Playing his “Union” attested to New Orleans-born Gottschalk’s northern sympathies. Born May 8, 1829, Moreau, as he was known, spent his first 13 years in a lush exotic New Orleans, where his musical roots were deeply embedded. When allowed out, the city’s huge slave population congregated at the Congo Square (now Louis Armstrong Park). It was there that the young Gottschalk heard uninhibited cries along with the singing and dancing of Afro-Caribbean tunes, rhythms and Creole melodies.

Gottschalk loved his native city, but could not abide the hell of slavery. Years later he wrote, “When you have observed its horrors as I have, when you have seen thousands of victims die through unimaginable tortures, then you would condemn without forgiveness the greatest of the inequities which the ages of barbarity bequeathed to us.”

In his early teens the already formidable pianist traveled to Paris, where he hoped to be accepted at the celebrated Paris Conservatoire. But Pierre Zimmerman, its director, had an aversion to Americans. With typical French condescension he exclaimed that, “America was a land of steam engines…the country of railroads but not musicians,” not deigning even to listen to the prodigy. So instead Gottschalk studied piano privately with Camille Stamaty, who prepared him for a concert in 1845 that both Hector Berlioz and Frédéric Chopinattended. The concert’s high point was Gottschalk’s performance of the latter’s E-minor Concerto. Afterward the Pole warmly embraced the 16-year-old and supposedly told him that one day he would be a king among pianists.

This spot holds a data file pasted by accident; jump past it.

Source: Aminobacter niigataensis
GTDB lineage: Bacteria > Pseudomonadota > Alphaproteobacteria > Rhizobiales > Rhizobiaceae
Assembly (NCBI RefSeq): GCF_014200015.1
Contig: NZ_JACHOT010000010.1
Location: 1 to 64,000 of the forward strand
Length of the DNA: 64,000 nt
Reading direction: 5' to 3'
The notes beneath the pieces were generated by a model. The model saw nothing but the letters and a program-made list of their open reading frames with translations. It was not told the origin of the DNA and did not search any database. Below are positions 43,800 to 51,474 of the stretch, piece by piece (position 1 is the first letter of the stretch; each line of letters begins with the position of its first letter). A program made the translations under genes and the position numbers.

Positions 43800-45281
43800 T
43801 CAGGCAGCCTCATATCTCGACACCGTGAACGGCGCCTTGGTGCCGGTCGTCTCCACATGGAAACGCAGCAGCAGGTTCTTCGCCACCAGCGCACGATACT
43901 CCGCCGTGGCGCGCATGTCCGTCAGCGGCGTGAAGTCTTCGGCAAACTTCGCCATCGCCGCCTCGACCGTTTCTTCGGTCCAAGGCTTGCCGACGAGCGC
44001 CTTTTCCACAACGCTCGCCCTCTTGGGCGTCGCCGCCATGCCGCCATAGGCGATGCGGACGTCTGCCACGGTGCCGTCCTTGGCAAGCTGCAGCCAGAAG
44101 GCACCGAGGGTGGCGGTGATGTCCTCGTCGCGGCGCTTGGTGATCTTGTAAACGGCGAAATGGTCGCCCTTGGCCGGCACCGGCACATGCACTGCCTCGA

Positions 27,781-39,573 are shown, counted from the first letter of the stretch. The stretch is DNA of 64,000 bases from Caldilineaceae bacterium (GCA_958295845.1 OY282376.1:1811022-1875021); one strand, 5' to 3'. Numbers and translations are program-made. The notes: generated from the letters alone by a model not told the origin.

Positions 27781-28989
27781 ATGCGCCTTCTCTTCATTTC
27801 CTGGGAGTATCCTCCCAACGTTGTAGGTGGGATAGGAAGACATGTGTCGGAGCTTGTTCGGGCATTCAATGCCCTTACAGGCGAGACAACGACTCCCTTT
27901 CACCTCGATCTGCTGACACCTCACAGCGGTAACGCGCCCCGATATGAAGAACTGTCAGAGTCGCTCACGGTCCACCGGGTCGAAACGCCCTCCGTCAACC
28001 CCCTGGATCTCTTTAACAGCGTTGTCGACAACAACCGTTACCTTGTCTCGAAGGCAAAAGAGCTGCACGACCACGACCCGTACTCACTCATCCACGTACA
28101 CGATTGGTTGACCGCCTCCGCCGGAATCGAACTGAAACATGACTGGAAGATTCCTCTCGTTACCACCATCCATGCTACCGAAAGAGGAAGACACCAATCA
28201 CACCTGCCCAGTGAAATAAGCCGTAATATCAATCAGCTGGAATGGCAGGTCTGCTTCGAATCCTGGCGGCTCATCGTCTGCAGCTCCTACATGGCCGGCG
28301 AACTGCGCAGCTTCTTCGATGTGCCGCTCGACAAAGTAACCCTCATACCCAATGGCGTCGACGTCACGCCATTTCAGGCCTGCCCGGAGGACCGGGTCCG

By that point the teenager was already composing such exotic works as “La Savane,” “Le Bananier (Chanson nègre)” and “Bamboula (Dance de nègres).” These pieces created a sensation when he introduced them in the Paris salons.